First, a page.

ORLANDO, Fla. — SpaceX is scheduled to send the third batch of its planned Internet constellation to low-Earth orbit Monday night — with one important modification.

One of the 60 satellites SpaceX is launching will have a non-reflective coating added to the bottom, to test whether it can be dimmed enough to assuage concerns from the astronomical community that the satellites are too bright in the night sky and impacts data collection.

The launch is set to take off at 9:19 p.m. and from Cape Canaveral Air Force Station’s launch complex 40.

Weather conditions are expected to be more than 90% “go” for launch, with the only concern being some cloud cover, according to the Air Force’s 45th Weather Squadron.

SpaceX launched its first 120 Starlink satellites in May. The plan is to have thousands of satellites — perhaps more than 30,000 one day — in orbit around the Earth, allowing even severely underserved areas to have access to reliable, high-speed broadband Internet.

But since they hit the skies, the train of Starlink satellites have been spotted across the globe, leading people to mistake them for stars, celestial bodies or even UFOs.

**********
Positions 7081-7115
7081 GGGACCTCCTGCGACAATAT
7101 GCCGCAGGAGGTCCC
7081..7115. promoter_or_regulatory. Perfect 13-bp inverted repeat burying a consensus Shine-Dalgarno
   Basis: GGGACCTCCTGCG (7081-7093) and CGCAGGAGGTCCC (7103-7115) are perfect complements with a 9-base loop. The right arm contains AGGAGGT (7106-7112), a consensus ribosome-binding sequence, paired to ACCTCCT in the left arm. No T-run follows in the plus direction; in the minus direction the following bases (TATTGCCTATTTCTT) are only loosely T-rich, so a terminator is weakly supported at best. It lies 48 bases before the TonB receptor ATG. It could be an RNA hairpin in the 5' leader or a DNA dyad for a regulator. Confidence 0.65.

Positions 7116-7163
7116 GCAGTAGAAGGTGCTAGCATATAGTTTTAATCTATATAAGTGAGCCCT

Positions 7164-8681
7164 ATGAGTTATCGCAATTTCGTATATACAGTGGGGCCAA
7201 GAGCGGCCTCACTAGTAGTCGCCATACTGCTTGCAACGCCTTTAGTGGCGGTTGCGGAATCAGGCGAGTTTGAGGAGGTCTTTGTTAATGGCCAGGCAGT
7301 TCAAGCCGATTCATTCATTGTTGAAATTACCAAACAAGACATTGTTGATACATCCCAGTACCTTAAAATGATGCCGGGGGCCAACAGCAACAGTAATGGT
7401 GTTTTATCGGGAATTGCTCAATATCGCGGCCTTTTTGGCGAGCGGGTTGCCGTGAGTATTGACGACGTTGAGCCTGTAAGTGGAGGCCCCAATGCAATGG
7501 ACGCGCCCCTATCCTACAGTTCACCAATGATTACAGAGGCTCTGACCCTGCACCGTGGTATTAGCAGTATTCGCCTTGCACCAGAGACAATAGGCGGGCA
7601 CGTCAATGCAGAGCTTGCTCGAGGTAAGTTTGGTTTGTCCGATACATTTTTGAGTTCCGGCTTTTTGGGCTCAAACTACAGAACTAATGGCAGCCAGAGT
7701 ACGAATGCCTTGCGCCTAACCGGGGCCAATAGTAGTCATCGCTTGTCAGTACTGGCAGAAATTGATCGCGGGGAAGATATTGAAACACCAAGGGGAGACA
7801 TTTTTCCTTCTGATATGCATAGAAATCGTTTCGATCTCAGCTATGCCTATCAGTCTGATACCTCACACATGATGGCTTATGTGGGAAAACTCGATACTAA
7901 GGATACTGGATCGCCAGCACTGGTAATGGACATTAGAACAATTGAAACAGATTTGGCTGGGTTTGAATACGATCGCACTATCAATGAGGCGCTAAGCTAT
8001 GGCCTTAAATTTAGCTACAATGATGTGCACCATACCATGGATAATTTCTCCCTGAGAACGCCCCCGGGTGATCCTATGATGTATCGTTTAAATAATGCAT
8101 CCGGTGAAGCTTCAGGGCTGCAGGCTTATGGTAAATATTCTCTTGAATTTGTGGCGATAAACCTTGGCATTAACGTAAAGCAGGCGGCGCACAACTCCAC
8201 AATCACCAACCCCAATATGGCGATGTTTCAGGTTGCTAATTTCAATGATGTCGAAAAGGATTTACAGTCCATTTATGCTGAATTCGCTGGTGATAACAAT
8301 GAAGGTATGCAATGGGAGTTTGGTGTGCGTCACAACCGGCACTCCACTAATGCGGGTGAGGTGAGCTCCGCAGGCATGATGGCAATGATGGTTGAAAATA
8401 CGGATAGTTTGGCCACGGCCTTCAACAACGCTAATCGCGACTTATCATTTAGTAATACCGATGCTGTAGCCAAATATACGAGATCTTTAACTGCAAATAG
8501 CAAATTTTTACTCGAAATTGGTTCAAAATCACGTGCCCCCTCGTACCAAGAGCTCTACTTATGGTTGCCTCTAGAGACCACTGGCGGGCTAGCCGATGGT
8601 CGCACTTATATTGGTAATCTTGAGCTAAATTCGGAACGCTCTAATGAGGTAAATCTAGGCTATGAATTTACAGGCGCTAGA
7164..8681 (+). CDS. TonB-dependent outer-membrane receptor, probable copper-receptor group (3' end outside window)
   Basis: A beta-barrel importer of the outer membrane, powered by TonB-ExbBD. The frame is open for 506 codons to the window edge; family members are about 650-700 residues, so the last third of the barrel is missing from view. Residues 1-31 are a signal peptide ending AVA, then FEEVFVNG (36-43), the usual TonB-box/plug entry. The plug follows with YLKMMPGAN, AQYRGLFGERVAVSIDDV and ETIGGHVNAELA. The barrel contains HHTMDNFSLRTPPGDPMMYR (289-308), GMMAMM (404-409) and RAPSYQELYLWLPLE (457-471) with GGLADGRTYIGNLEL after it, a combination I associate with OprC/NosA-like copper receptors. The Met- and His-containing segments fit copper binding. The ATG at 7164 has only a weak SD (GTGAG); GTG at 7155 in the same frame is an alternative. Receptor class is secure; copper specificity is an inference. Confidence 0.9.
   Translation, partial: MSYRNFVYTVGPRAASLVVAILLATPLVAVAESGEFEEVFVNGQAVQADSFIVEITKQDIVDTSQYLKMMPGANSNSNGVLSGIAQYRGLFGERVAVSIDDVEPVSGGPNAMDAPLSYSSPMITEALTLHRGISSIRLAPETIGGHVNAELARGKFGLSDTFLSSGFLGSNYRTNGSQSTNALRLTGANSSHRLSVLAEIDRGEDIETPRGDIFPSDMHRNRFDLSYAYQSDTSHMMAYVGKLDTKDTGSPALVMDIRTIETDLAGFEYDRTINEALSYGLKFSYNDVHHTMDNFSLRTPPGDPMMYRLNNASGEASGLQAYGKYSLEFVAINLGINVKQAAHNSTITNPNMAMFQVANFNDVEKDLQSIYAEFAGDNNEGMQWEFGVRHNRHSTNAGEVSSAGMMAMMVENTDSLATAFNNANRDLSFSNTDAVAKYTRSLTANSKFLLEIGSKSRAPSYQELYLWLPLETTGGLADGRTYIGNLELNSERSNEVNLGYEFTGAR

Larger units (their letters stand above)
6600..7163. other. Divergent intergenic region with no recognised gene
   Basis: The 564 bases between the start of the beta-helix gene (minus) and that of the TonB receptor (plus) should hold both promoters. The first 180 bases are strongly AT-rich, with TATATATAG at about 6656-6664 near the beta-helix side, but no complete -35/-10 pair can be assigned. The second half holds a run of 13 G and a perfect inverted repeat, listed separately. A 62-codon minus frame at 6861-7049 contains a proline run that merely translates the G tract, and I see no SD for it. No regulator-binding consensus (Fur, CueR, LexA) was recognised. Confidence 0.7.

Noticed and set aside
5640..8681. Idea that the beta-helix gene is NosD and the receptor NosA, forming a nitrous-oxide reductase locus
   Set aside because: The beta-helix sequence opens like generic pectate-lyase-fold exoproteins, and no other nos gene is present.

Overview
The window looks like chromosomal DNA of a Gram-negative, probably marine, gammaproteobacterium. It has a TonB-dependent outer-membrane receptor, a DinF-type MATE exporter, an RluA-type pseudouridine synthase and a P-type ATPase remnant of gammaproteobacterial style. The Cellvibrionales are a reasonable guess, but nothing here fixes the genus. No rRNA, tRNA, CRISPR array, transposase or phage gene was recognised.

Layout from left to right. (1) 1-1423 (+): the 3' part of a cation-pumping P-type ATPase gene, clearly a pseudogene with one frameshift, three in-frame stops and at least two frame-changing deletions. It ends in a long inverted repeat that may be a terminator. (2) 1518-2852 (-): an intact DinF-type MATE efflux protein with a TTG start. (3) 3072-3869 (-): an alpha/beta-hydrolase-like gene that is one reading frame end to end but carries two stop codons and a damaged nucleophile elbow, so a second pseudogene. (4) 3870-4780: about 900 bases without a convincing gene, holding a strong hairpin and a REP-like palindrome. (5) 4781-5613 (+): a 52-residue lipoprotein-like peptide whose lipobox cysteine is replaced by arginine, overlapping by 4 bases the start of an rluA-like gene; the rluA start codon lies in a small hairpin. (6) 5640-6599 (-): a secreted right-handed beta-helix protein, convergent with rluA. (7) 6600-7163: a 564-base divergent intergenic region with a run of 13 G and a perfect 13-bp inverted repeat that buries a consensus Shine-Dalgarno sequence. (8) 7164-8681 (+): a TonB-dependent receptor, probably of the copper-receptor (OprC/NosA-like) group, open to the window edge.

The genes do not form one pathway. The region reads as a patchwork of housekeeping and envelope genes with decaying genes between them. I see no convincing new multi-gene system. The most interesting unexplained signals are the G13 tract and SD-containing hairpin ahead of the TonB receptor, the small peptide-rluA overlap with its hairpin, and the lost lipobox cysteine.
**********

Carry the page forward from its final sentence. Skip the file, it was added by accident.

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For the past six months, SpaceX has been collaborating with the American Astronomical Society to find a solution to the concerns of brightness, reducing the company’s footprint in the night sky.

“We are going to get it done,” said Gwynne Shotwell, SpaceX’s president and chief operating officer, according to a report by SpaceNews.

The coating, though, is still untested. If Friday’s launch is successful, it will also help SpaceX analyze how the addition of the coating impacts the satellite’s thermal performance, before applying it to others in future missions.